398th Bomb Group

War and Post-War Remembrances

Schweinfurt Was Hardly a "Target Of Opportunity"

Richard Hosman, Col. USAF Ret.
Pilot, 601st Squadron

I was the pilot of a replacement crew that arrived in England in October 1944, and our first mission was to Merseburg, Germany on November 2, 1944. Target, Leuna Oil Plant.

My last mission was supposed to be to Eger, Czechoslovakia on February 23, 1945, but the target there was covered by clouds and too small to be a suitable radar target. So we went looking for “targets of opportunity”, railroad yards, junctions and the like. We found it… Schweinfurt.

My bombardier made his aiming point between the railroad roundhouse and the adjacent factory, which just happened to be a ball bearing plant. We encountered intense flak, and then made a sharp turn with the tail gunner hollering, “Flak at 6 o’clock level!”

All of our planes got out, but two crewmembers were wounded. Later we learned that we inflicted about 20% damage to the ball bearing plant and the Germans had to move the operation to another location.

Shortly after that I was transferred to Group HQ as Assistant Group Operations Officer and was not permitted to fly any more combat missions. My job at Group was to brief the aircrews in preparation for each combat mission.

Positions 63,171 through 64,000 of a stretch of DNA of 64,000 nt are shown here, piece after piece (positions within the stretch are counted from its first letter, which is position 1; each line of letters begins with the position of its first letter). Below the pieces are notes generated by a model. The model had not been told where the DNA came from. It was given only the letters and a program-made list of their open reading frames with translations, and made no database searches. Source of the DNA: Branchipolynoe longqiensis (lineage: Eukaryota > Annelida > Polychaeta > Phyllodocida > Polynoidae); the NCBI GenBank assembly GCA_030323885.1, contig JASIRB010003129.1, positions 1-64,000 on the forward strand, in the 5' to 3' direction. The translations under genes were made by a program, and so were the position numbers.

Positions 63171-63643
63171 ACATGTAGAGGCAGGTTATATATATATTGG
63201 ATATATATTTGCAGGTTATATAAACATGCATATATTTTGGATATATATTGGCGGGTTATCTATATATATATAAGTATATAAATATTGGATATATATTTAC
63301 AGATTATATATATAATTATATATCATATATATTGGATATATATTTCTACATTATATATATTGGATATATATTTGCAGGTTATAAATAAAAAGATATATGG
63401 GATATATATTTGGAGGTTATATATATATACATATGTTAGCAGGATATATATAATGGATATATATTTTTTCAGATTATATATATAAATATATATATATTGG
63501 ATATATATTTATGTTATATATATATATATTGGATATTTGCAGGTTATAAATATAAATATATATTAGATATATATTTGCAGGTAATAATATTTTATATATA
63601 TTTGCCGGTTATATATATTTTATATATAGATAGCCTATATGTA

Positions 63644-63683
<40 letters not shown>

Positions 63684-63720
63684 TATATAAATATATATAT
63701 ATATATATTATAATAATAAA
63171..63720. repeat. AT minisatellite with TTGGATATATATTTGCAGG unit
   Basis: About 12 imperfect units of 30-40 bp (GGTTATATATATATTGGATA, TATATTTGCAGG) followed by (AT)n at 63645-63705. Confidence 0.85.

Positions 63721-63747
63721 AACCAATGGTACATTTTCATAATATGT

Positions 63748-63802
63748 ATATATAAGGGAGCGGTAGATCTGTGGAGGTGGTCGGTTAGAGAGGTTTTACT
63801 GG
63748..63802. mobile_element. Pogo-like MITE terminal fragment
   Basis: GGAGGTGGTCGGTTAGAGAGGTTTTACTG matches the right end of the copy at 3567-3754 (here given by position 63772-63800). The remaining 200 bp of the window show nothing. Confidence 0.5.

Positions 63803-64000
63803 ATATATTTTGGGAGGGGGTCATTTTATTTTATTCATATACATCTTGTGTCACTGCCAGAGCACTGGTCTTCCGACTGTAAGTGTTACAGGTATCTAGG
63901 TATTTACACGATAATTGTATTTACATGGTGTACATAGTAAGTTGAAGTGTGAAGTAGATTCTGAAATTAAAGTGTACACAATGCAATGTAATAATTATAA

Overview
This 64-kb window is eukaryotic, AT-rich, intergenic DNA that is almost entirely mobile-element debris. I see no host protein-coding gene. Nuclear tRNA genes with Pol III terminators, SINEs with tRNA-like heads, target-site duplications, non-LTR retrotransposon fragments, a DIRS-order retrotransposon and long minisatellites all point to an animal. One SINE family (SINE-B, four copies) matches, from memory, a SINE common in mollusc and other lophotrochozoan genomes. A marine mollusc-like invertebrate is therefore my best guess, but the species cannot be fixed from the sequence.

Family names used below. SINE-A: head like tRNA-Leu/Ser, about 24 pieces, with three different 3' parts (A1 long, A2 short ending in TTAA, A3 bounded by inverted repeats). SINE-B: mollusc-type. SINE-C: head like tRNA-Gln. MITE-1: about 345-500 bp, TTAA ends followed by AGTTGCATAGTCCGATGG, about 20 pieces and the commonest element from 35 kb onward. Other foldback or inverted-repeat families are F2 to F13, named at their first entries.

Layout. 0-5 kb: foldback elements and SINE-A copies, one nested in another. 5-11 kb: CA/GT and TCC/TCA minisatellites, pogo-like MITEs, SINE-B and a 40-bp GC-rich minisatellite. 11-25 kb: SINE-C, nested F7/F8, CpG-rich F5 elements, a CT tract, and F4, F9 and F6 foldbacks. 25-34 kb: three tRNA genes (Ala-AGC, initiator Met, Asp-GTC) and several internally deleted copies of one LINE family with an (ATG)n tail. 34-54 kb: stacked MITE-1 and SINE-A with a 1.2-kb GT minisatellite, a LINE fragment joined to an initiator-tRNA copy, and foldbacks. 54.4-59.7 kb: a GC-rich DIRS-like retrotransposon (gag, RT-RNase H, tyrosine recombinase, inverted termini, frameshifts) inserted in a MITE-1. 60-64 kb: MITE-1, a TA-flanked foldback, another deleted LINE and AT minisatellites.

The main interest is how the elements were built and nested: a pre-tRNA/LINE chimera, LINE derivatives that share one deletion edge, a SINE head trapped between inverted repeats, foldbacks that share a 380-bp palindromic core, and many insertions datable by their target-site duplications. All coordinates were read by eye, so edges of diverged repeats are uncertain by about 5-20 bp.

I did the briefing for the April 13, 1945 mission to Neumunster. The planes were to carry RDX- B-2 bombs, which were very sensitive. The instructions were to drop them “maximum interval”, meaning no salvo. Unfortunately, one plane did salvo, two bombs ‘kissed’ and the resulting explosion decimated the squadron.

We lost six of the ten B-17’s, with only four returning home… and no enemy action. My regular crew’s engineer, Floyd Aaron, was killed. I have very vivid memories of that mission. For me, April 13, 1945 will live as a day of infamy for the 601st Squadron.

Three days after VE-Day, I flew a plane to Stettin to pick up American POW’s and take them to Rouen, France to start their journey home. On the way back to England we flew over Caen and the group commander, Col. Ensign, who was flying with me, suddenly grabbed the wheel and made several sharp turns. I asked, “What the H*** are you doing?” and he said, “Somebody’s shooting at us!”

I replied that the war has been over for three days, but sure enough there were black puffs coming from a German 88 flak gun. Fortunately we were not hit, and it didn’t count as a combat mission.

Printed in Flak News Volume 17, Number 2, Page(s) 7, April 2002

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